Them ladies mean business(?)

Alright, I know myself to be a bit of a lazy, impatient sod.I have a way of not doing ''what I should be doing'' in regard to my goals. Sometimes it is because I got stuff I am worried about, sometimes it is because I am simply lazy.

However I've learned from higher instances, ones I should look up to actually that women generally ''give'' less than men and so, have a harder time reaching high positions;
this in terms of competition I'd wager.

So basically, the said reason to why women are less present in many business institutions (game industry being one of them).
Now, I myself am not entirely sure what to say to this, I can't exactly look at myself and then say '' this is true! '' or ''this is false! '' . I do not represent the entire female population, and I get that the escapist forums doesn't do that either. However, I do need the input. Thoughts n' stuff.

Now... I've met plenty of women who are obviously much MUCH more ambitious than I am and should be a natural threat to their male counterparts (despite sometimes having to work twice as hard). So, is this a question of fairness or truth? Surely we have all already heard of unfairness (means of salary from bad behavior) on work places towards women, but what does it take to overcome that beside hard work?

I like the idea of less whining and more doing, but I am also for diversity and I'd like women to be given as much space to make mistakes as men gets when new in an organization. And if the women with power to change and inspire others chooses only to look out for their own goals and ignore the fact that they - whether they like it or not, get to represent their gender in that certain organization, they'd actually let younger women down.

~Or could it be a counter reaction to the assumption that women always have a harder time.
I hope this makes any sense.

Thoughts?

Ps: Myes, I'd like to know mostly in regard to the gaming industry, so if you are a lady and work in the game industry your opinion would be (EXTRA) valuable!

Now ya'll stay civil.

A bit hard to make out what you mean, but...you're asking if women are discriminated against in employment in general[1]?

And, if so, if something should be done to fix this[2]?

[1] to which the answer is either "yes" or "but the patriarchy hurts men too!!!!", depending on your point of view
[2] to which the answer is either "yes" or "but the patriarchy hurts men too!!!!", depending on your point of view

There are some legitimate issues that are (mostly) exclusive to females that businesses inevitably deal with when promoting females into higher positions. For example, pregnancy. As far as a business is concerned, a female worker who is pregnant means lost money to them. If a woman is young and married, then some companies might consider her a ticking timebomb of sorts. They might avoid promoting her or pass on putting her on a long-term project because they're afraid she might get pregnant and pop off for nearly a year.

Also, there's the theory of implied gender roles. Yes, most young women aren't told these days that they can't be scientists or astronauts, but what toys are they given when they're young? Baby dolls, kitchen sets, and cleaning supplies. And what toys are boys given? Legos, muscle cars, construction sets. Girl toys are geared toward domesticity while boy toys are geared toward building and creativity. Which means girls are essentially raised with the pretense that the kitchen is where they "belong." They might go to it willingly when they are mature, but if that's what they were told and shown from the day they were born, can you really call it a choice of their own volition? Also, to bring it back to the business part of the subject, one can also argue that girls are discouraged from fighting and engaging in altercations more than boys. They are prized for being "good little girls," quiet and well-behaved, while boys are prized for "just being boys" as they roughhouse and stand up for themselves. This mindset, if brought into adolescence, and adulthood can cause them to be less assertive, and thus can affect the way they would perform in certain business situations.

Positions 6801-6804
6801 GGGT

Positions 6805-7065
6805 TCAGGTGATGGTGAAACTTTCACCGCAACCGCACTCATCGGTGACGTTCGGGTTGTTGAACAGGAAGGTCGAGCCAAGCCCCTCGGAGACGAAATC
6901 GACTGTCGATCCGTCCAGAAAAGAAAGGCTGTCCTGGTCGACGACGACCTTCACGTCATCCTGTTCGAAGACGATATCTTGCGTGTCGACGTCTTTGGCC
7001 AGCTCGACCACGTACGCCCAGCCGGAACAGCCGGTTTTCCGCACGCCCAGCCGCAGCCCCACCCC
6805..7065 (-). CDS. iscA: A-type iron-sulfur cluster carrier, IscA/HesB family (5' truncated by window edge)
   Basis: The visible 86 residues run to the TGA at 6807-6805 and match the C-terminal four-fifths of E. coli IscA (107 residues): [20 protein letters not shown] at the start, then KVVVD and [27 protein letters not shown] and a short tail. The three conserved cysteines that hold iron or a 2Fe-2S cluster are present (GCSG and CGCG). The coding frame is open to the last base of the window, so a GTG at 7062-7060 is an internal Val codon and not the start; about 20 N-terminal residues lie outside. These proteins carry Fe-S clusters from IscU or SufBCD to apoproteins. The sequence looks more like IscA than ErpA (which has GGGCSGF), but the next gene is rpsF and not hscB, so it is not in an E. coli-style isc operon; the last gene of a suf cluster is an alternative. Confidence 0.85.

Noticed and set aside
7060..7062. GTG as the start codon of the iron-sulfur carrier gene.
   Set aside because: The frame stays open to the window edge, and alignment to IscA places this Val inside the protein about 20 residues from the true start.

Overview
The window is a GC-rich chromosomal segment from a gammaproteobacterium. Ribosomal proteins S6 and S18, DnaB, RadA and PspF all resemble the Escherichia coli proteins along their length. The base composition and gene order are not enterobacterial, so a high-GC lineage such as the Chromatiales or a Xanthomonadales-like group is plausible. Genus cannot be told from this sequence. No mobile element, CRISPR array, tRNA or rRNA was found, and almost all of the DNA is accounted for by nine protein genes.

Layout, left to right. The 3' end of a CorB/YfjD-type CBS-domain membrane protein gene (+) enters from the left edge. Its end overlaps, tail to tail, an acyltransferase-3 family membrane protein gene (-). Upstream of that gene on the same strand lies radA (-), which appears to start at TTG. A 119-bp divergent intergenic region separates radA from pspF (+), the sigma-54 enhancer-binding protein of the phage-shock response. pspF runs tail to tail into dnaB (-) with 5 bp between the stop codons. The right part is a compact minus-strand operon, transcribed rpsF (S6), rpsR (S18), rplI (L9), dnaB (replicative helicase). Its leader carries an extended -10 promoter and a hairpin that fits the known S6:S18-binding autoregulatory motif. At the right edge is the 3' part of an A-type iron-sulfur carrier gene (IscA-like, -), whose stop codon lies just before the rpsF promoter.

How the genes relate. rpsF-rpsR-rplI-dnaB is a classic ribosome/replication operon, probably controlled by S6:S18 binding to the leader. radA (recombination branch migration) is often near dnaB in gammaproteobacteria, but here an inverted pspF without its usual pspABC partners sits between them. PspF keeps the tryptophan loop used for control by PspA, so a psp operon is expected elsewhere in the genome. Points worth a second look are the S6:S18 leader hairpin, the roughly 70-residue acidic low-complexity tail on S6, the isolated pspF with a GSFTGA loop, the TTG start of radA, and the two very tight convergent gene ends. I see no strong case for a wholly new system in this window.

And those are the abstract issues of women and gender roles/business. Have fun~

I know plenty of women that are lazy, I know plenty of men that are lazy, I know plenty of women that are highly active and ambitious, and I know many men that are highly active and ambitious.

The only discrimination argument against women that I've ever heard that holds (a little) water is the pregnancy argument. From personal experience I just joined a computer programming company along with 7 other people in a recruitment drive; 5 guys and 2 girls. We're all in our early twenties, two of the guys are married and one of the girls is married. We've only been at the job about 6 months and the married girl has just gone off for maternity leave.
If I were an employer I think that from a purely economic perspective I would be a bit apprehensive about employing a 20-something girl because there would be a high chance that she would have to take some months off for maternity and that loss of manpower can be a headache to fill.

That said, I've had two team leaders since I've been working, both have been woman, and both were excellent. Attitude and business savvy is not gender-specific

Lazinizz aint gender specific n' neither be ambition.

Illest ly what tha fuck a thug will become is down ta dem n' they willpower. Shiiit, dis aint no joke. Plenty of playas chizzle ta settle fo' mediocritizzle yo, but there is also a gangbangin' fair amount of playas dat don't, thug n' female.

Lilani:
There are some legitimate issues that are (mostly) exclusive to females that businesses inevitably deal with when promoting females into higher positions. For example, pregnancy. As far as a business is concerned, a female worker who is pregnant means lost money to them. If a woman is young and married, then some companies might consider her a ticking timebomb of sorts. They might avoid promoting her or pass on putting her on a long-term project because they're afraid she might get pregnant and pop off for nearly a year.